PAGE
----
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Changes to UK data laws: All you need to know

07 August 2017

August 7th 2017

The UK is changing the way organisations can handle personal data as part of an overhaul of UK data laws. According to the UK government, these changes are necessary in order to keep up with modern digital environments and processes, and also to better protect the increasing volumes of personal data that is being created and stored by organisations globally.

Data is a valuable resource and is exploited extremely frequently by cybercriminals who successfully manage to extract it from poorly-protected organisations. This new UK legislation rehaul aims to be aligned with international data protection frameworks such as the European General Data Protection Regulation (GDPR) and the Data Protection Law Enforcement Directive. This is not only important for the protection of citizen data, but also to ensure that data travelling between the UK and key markets such as the EU and US remains protected and compliant with local and international data directives.

UK data law reform highlights

This reform to the UK’s data protection frameworks will concentrate on providing individual citizens with control of their own personal data.

Some key aspects of the reform have been summarised below:

  • Explicit consent for opt-in: Organisations must receive explicit consent from an individual in order to be opted in. This includes defaulting to opt out, and tightening usage of pre-selected opt-in tick boxes.
  • Improved access to data: Users can ask organisations to disclose held information with no charge.
  • Personal data redefined: The definition of personal data has been expanded to include IP addresses, internet cookies and even DNA.
  • Right to be forgotten: A staple of the GDPR, individuals can now ask for their personal data to be erased, including on social media platforms.

It’s worth noting that the new legislation isn’t designed to restrict organisations. A number of the proposed changes are structured to help organisations protect personal data and therefore avoid financial and brand-damaging repercussions accompanied by a data breach.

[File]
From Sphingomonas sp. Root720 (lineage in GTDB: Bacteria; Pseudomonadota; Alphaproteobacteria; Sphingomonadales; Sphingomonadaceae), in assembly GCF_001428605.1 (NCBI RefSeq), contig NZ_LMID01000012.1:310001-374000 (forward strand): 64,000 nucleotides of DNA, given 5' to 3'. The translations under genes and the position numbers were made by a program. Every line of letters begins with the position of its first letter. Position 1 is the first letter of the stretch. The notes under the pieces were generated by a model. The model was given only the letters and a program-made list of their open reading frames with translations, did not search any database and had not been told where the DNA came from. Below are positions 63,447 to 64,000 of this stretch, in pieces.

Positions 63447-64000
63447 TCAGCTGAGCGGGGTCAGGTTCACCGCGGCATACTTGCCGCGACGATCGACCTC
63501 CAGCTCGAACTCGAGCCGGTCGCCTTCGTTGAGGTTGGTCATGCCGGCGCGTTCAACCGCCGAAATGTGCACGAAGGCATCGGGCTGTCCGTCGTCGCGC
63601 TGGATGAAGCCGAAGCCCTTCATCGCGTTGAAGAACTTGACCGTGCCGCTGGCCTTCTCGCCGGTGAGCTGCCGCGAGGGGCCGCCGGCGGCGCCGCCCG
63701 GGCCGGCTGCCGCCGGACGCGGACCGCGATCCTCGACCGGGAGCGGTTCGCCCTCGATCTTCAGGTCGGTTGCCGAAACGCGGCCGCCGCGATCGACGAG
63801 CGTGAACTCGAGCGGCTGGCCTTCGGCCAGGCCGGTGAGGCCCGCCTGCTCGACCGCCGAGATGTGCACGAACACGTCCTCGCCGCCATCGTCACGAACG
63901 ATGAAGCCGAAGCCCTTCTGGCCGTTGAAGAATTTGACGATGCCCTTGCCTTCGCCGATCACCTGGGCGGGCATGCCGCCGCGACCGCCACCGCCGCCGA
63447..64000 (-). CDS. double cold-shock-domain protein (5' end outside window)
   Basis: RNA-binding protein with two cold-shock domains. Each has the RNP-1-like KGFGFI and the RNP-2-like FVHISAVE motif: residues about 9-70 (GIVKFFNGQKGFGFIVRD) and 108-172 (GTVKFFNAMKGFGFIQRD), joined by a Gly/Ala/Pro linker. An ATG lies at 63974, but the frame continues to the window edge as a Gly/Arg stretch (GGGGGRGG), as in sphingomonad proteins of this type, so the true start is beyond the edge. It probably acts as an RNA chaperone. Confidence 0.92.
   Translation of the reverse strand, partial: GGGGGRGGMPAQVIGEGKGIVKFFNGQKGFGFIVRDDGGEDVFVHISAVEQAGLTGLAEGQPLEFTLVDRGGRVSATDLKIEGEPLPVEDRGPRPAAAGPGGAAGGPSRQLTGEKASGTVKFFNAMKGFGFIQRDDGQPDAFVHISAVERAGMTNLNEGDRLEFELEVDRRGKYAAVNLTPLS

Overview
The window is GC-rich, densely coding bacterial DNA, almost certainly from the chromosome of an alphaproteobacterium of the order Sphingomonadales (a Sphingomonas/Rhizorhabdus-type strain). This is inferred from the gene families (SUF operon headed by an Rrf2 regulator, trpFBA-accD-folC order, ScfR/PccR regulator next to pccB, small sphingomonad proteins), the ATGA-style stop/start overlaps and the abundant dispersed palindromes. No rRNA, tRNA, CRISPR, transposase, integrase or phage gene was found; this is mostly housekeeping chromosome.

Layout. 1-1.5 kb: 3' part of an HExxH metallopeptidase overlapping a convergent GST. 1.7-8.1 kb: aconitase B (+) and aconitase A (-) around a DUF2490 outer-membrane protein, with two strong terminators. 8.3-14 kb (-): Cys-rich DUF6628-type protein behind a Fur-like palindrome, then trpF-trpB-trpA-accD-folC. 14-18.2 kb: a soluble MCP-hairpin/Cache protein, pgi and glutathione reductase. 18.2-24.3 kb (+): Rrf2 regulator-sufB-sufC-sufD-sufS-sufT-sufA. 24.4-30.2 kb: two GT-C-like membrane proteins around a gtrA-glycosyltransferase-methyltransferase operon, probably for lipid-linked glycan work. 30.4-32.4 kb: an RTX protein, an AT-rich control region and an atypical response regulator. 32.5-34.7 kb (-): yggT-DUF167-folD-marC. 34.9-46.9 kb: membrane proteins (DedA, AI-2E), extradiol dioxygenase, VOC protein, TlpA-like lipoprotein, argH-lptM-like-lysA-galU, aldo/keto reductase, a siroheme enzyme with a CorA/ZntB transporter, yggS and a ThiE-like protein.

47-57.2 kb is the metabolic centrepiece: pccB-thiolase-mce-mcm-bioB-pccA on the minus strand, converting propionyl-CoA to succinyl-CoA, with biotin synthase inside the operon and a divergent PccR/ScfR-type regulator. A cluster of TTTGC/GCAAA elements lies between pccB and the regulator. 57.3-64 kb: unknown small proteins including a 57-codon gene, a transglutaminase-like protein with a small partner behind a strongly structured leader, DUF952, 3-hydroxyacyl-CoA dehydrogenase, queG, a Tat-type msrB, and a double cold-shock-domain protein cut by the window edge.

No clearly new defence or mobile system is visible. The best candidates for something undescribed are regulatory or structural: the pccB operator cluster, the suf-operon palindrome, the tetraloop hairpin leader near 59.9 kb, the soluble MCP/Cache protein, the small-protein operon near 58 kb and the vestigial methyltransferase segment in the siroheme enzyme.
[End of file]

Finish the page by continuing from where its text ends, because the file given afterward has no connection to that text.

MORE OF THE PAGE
What happens if the new data reform rules are breached by an organisation?

The Information Commissioner’s Office (ICO) will continue to impose sanctions following a data breach, but will have greater power following the rollout of the law changes:

  • Big fines: Fines can increase to as high as £17m, or 4% of global turnover (compared to a max. of £0.5m currently).
  • Criminal charges: Offenders can now be prosecuted, and current offences will be modernised in order to ensure effectiveness.

Useful links

Department for Digital, Culture, Media and Sport: A new data protection bill: our planned reforms – You can read the full statement of intent issued by the UK government on 07/08/17 by clicking below:

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Information Commissioner’s Office: Homepage –
This site contains information pertaining to the ICO, and contains a lot of information about current legislations and laws surrounding fair usage of data.

Read more


The GDPR survival guide: Data D-Day: Your guide to surviving the EU General Data Protection Regulation
this free whitepaper details the upcoming GDPR data laws and explores how organisations can prepare for “data D-day” on March 25th

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